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Author Topic: Racism, is this Too far?  (Read 1131 times)
Falthor
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Picture of Me and one of the Twins (Chloe)


« on: March 14, 2017, 01:00:33 PM »

well I posted this in another thread and never got a response...   does this strike the right tone between the latent racism of the father and the digust for it from his son?

Sometimes I really hate my dad.  I mean, don’t get me wrong, I love him, he is after all my dad, but then he just opens his mouth and stupid seems to fall out, letter after letter, word after word.

“So I’m at the gas station and this spear chucker is trying to clean the windshield while the gas is pumping.”

And here we go again...

“God, dad, really?” I chew off my quick retort to what is about to likely be a somewhat funny yet highly racist story from my pops.

“What?  What did I say wrong this time PC police?” he pauses for a second and puts down his fork, laughing at the uncomfortable look on my face. “What, spear chucker isn’t okay?”

I grunt and shove another fork full of spaghetti in my mouth before I’m tempted to answer.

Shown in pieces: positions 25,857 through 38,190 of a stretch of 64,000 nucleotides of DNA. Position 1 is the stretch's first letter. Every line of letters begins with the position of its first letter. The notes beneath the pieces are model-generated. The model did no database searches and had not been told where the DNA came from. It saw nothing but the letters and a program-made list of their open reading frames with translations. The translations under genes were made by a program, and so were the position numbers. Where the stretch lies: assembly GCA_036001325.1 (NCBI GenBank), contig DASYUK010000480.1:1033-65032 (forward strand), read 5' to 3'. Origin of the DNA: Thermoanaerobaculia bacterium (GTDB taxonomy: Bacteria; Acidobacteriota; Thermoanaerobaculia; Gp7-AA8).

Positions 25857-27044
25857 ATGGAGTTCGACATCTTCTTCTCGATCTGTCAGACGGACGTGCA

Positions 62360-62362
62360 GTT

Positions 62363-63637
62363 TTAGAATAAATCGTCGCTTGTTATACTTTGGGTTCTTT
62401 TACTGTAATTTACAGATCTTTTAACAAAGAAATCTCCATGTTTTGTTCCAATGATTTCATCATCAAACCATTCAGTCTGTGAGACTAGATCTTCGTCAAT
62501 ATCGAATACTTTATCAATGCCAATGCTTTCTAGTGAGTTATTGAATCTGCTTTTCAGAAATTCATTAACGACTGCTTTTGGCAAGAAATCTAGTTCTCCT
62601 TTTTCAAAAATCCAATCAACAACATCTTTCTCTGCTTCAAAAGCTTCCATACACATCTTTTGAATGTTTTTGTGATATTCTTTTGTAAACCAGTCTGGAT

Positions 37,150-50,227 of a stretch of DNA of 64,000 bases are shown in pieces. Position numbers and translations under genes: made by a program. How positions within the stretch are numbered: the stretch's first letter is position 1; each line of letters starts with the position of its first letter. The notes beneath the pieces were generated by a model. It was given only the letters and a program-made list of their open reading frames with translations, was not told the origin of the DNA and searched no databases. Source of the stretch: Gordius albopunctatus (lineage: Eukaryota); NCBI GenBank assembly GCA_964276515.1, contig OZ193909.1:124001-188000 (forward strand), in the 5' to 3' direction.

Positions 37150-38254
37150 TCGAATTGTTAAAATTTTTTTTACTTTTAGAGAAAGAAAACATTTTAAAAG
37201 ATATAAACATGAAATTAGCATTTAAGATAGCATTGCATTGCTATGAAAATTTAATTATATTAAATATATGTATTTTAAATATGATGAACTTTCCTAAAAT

“I’m not saying anything negative about him, all I know is he’s dark enough to have just stepped out of the oven, so yeah, spear chucker.”

My little sister and two brothers both have their eyes locked on their plates and the only other person at the table looking up is my mom. She’s got that little sad frown in the corner of her eyes and winces every time dad opens his mouth.

It’s not that he’s even racist, well outwardly racist I guess. He just thinks its okay to make those types of jokes and say those types of things.

Mom reaches an arm out and grabs him by the elbow.

“What? Not this racist crap again.” He slams a hand on the table. My eyes go to my plate again as my stomach starts the fall into my shoes. “I’m the farthest thing from a racist. Do you see me running down the street with a noose in a white cap and gown? Jesus Christ. It’s just a story.”

I’m ashamed. Yeah, I love my pops, but in this moment, like the many before it, I’m ashamed. He’s the most racist person I know, and yet I feel bad when I point it out to him.


“You know what I think, pop,” I say as I swallow the mouthful of food I have. A silence follows my words and the whole table becomes quiet.